Work starts today on changes to penalty points system

Is ‘sorry’ not in the Justice Minister’s dictionary, FF asks in whistleblower row


The group charged with implementing the 37 recommendations of the Garda Inspectorate report on the penalty points system starts work this afternoon, with its first meeting.

Minister for Jobs Richard Bruton told the Dáil the joint group would work to deal with the “very severe weaknesses” in the system identified in the report, which was published yesterday.

Mr Bruton also defended his Cabinet colleague Minister for Justice Alan Shatter and insisted “it is not the case that the Minister for Justice refused to acknowledge the role played by whistleblowers. He openly acknowledged that the whistleblowers and their persistence has been crucial in getting to this point.”

He was responding to Fianna Fáil’s Dara Calleary who accused Mr Shatter of “abusing the privileges of the legislature to abuse the reputation of a servant of the State”.

He said Mr Shatter tried to sully the reputation of Garda whistleblower Maurice McCabe whose intervention led to the report and the changes to be implemented in the penalty point system.

Mr Calleary asked: “Why does he not say ‘sorry’. Is it not in his dictionary? He has committed a wrong, a serious wrong. The Garda Inspectorate had proved that Sgt Maurice McCabe gave credible evidence.”

The Fianna Fáil TD said Minister for Health James Reilly “champions himself as trying to change the culture in the health service and encouraging people, persuading staff to say ‘sorry’.

“Why is the Taoiseach allowing a situation that a Minister abuses his office in this House and on the national airwaves and doesn’t force him to apologise?”

He said the ‘army of spindoctors’ around the Taoiseach are “portraying him as a mighty mouse this week because of Frank Flannery stepping aside. But it seems when it comes to Minister Shatter the Taoiseach is a church mouse. Surely Minister Shatter owes an apology to Sgt McCabe for trying to destroy his reputation, using the privilege of this House.”

But Mr Bruton replied: “It is simply not true that the Minister for Justice committed any serious wrong. He has acted absolutely correctly in respect of the handling of all the complaints that came his way.” The Minister “has been fully accountable”.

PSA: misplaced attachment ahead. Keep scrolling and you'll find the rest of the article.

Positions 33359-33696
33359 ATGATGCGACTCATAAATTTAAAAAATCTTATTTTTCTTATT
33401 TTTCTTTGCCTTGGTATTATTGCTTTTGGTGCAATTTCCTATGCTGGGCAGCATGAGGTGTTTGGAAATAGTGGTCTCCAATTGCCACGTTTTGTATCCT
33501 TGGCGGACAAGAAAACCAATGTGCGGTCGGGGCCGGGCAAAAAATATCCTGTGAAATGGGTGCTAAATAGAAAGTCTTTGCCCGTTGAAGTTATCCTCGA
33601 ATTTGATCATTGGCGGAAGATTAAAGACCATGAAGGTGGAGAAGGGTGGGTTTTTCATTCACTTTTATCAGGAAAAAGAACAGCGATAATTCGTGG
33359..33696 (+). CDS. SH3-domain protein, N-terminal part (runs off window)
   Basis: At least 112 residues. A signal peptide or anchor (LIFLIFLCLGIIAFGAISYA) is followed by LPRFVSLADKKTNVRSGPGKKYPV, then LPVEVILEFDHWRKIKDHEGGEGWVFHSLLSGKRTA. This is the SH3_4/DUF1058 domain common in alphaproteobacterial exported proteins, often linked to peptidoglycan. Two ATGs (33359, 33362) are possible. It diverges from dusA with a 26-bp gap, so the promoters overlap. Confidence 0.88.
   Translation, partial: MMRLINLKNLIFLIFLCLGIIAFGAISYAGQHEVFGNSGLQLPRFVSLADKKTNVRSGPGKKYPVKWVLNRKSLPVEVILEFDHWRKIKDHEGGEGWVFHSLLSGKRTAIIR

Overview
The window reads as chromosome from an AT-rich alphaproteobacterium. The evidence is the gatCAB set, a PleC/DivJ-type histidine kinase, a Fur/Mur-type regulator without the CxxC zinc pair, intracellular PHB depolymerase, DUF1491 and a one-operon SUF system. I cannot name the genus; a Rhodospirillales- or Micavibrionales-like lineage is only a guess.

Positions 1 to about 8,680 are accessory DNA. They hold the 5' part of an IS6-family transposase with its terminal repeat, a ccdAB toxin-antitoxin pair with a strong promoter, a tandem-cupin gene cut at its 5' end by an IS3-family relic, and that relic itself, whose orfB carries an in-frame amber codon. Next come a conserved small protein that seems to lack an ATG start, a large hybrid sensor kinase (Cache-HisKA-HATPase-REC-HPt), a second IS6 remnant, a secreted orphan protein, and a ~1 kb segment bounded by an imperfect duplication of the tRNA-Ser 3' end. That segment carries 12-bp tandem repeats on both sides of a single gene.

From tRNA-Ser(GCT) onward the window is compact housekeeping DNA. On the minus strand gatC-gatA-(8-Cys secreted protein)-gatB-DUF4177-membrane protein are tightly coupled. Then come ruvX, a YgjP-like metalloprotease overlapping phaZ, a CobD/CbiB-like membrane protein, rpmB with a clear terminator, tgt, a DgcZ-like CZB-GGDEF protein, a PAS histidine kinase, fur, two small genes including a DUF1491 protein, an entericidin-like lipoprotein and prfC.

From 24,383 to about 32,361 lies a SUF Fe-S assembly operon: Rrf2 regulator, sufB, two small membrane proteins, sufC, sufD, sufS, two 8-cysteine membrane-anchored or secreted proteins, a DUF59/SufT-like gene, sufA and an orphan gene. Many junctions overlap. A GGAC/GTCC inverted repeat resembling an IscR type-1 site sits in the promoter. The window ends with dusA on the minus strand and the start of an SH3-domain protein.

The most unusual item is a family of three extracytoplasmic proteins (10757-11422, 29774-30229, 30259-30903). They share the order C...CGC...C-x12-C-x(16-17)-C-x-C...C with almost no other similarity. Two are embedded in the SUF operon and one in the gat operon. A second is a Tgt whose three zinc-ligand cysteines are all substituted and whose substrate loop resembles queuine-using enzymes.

In relation to Sgt McCabe and co-operation with an internal Garda investigation into complaints, Mr Bruton repeated the Taoiseach’s comments that different opinions could be formed as to what went wrong.

“Clearly it didn’t happen on either side they way one would want an investigation to be conducted” and he added that a lot of the problems happened on “Fianna Fáil’s watch”.

Sinn Féin’s Aengus Ó Snodaigh said if the Minister “is not manly enough to apologise is it time for him to give up office” and he asked Mr Bruton would he push the Minister to apologise.

He said the Minister should also ask the Garda Commissioner to apologise to Sgt McCabe and retired Garda John Wilson “for the insult to them by the way he has stood over the system and the corruption and malpractice that has been exposed”.

But Mr Bruton repeated “I do not accept that the Minister for Justice has failed in any respect”. He had acted properly in all cases and Mr Bruton accused the Opposition of politicising the issue.

He also said the Garda Commissioner had given the context in which he had described the whistleblowers’ actions as “disgusting”.

Asked if the Commissioner had failed, Mr Bruton said he had put in place new measures as a result of the initial assessment in the wake of the allegations about abuses of the system. The Garda Inspectorate “has clearly said the procedures there need further improvement and has set out a different approach”.